Program Title: Atlanta BEST
Key People: Cora MacBeth, Nael McCarty, Mary Delong, Tamara Hutto, Wendy Newstetter, Lisa Tedesco, Keith Wilkinson
The Atlanta BEST Program (NIH 1-DP7-DE024096) is designed to reshape the preparation of the biomedical workforce, in part by preparing biomedically trained PhDs for careers outside of academia. It represents a joint effort by the two leading producers of biomedical research scientists in Georgia: Emory University (a private institution) and the Georgia Institute of Technology (Georgia Tech, a public institution). Key components include career exploration and professional development programming for doctoral students and postdoctoral scientists. Faculty approaches to mentoring and innovative curriculum changes are also part of the BEST mission to aid research universities in training the scientific workforce for the array of professional occupations available to well-trained scientists.
One among 17 programs across the US, the Atlanta BEST program is uniquely designed in a cohort style. Cohorts mean that there are groups of PhD and postdoctoral scientists who are building the basis of this culture change through community building and peer mentoring. Scientists interested in the program apply online, answering questions that provide an understanding of the breadth and scope of their interest in learning about non-academic career options. Applications are screened by the BEST program leadership, who also take into consideration the applicant’s progress in their research program and his/her progress toward the degree, if a student, keeping in mind the goals of not allowing involvement in the BEST program to substantially extend tenure as a grad student or postdoc. Included in the application process is the provision of a letter of support from the applicant’s principal investigator. This is essential, because we want PhD and postdoctoral scientists to be able to commit the required amount of time to participation in the BEST program, without having to worry about doing this behind their PI’s back. In some cases, this forces the initial “difficult conversation” between scientist and advisor regarding the scientist’s interests in non-academic career options. In addition, since we seek to engage faculty in providing better mentoring around the breadth of career options, having the PI write a letter of support brings them into the cohort of faculty that are committed to this enterprise. The BEST program seeks to recruit approximately 30 new PhD and postdoctoral scientists each year. This number is kept low so that we can build community and peer-mentoring activities that would be less effective with larger numbers. However, only some of the activities sponsored by the BEST program are available only to BEST PhD and postdoctoral scientists in the cohorts – many activities are offered more openly to the broader pool of scientists across our two institutions.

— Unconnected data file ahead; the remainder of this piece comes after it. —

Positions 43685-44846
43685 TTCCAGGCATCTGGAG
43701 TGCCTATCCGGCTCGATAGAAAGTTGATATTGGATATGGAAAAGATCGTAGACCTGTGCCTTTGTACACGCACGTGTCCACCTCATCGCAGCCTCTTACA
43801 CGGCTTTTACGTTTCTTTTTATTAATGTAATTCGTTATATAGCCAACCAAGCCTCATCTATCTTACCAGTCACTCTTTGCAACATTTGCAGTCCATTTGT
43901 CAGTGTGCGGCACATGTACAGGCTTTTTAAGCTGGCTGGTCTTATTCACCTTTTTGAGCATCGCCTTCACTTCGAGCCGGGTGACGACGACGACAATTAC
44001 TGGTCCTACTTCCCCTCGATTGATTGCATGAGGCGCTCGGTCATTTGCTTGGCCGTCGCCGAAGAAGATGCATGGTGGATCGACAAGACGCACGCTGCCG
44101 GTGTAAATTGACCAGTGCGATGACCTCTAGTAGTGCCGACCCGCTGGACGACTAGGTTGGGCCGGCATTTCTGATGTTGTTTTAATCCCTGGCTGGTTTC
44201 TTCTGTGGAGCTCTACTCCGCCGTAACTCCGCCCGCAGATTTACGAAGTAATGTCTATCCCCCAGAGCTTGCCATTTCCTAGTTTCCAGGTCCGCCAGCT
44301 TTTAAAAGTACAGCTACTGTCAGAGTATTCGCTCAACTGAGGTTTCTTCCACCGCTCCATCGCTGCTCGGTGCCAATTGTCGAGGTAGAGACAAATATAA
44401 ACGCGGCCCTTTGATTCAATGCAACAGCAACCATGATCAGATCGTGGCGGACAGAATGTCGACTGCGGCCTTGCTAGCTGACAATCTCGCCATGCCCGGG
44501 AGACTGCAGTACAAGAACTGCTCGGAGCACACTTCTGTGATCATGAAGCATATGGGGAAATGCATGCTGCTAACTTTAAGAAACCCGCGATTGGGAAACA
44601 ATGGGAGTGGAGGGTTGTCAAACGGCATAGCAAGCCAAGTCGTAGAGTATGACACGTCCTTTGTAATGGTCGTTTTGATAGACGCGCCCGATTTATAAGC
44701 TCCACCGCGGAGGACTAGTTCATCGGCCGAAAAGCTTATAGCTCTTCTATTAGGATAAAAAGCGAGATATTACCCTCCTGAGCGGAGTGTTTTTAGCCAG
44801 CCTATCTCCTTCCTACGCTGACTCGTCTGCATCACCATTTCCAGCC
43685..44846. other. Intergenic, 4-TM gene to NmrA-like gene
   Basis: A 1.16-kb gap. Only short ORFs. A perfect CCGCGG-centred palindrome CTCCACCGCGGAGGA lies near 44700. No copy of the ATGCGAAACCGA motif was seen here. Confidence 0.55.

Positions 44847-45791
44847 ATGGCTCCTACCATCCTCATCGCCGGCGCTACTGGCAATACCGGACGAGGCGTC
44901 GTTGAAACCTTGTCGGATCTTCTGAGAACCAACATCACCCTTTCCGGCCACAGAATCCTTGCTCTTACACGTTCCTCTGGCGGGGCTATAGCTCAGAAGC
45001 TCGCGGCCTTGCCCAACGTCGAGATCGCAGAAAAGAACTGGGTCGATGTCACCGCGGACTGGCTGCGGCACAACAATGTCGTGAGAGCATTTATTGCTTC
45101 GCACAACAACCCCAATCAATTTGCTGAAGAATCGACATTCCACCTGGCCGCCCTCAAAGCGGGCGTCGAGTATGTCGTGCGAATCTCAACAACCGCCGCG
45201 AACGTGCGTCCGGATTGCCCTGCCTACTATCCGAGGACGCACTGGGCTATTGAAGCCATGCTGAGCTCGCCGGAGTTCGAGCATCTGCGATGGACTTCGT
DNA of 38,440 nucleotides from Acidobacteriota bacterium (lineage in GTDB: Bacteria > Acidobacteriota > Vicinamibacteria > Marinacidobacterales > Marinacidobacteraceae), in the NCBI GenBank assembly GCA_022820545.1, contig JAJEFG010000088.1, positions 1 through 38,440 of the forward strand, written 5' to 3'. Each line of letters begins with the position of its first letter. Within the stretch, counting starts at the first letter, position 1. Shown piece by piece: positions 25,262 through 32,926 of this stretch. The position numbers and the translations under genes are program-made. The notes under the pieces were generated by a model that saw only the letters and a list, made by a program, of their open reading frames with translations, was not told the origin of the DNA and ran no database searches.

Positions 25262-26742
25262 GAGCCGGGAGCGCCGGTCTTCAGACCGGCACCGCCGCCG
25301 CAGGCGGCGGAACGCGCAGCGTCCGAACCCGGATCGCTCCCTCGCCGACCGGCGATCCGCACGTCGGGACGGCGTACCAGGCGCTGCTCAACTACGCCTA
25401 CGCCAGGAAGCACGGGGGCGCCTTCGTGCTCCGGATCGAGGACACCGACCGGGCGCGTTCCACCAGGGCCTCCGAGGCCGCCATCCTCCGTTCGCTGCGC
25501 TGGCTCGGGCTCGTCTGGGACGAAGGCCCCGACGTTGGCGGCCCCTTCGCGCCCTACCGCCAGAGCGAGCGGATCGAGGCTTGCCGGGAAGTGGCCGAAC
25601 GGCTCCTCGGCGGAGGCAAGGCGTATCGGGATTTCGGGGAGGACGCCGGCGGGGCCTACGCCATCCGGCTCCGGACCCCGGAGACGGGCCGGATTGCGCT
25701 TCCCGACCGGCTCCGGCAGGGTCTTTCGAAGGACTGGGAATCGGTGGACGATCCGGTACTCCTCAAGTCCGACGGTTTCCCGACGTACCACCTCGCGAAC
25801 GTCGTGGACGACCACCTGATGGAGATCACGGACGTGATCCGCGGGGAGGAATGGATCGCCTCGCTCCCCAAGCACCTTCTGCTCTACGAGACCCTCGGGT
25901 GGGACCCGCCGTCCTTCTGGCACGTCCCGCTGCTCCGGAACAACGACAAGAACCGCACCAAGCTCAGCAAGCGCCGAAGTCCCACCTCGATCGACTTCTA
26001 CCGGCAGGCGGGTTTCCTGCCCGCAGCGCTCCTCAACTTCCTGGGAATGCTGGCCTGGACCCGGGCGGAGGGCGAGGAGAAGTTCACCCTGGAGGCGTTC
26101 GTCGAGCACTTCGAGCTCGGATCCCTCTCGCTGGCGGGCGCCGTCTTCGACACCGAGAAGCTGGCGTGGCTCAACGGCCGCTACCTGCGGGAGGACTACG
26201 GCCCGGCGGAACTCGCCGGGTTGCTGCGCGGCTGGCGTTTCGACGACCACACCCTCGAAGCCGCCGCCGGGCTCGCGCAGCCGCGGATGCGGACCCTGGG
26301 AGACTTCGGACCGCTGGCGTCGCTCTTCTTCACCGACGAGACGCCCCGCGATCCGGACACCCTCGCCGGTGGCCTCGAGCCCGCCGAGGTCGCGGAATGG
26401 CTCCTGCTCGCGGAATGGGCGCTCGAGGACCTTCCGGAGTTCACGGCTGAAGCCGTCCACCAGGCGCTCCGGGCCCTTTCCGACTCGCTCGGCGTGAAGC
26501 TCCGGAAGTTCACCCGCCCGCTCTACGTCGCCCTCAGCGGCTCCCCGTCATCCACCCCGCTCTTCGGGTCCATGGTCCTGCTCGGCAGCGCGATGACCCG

The training that these BEST cohorts receive give them a broad range of foundational knowledge and skills, including those related to the legal side of science, collaborative translational science, drug discovery, regulatory science, clinical innovations, and communication to broad audiences such as policymakers, K-12 educators, and the general public. The Atlanta BEST Program takes advantage of a full range of relevant activities at Emory and Georgia Tech and in the Atlanta biomedical community at institutions such as the federal Centers for Disease Control and Prevention, and members of the pharmaceutical and medical device industries.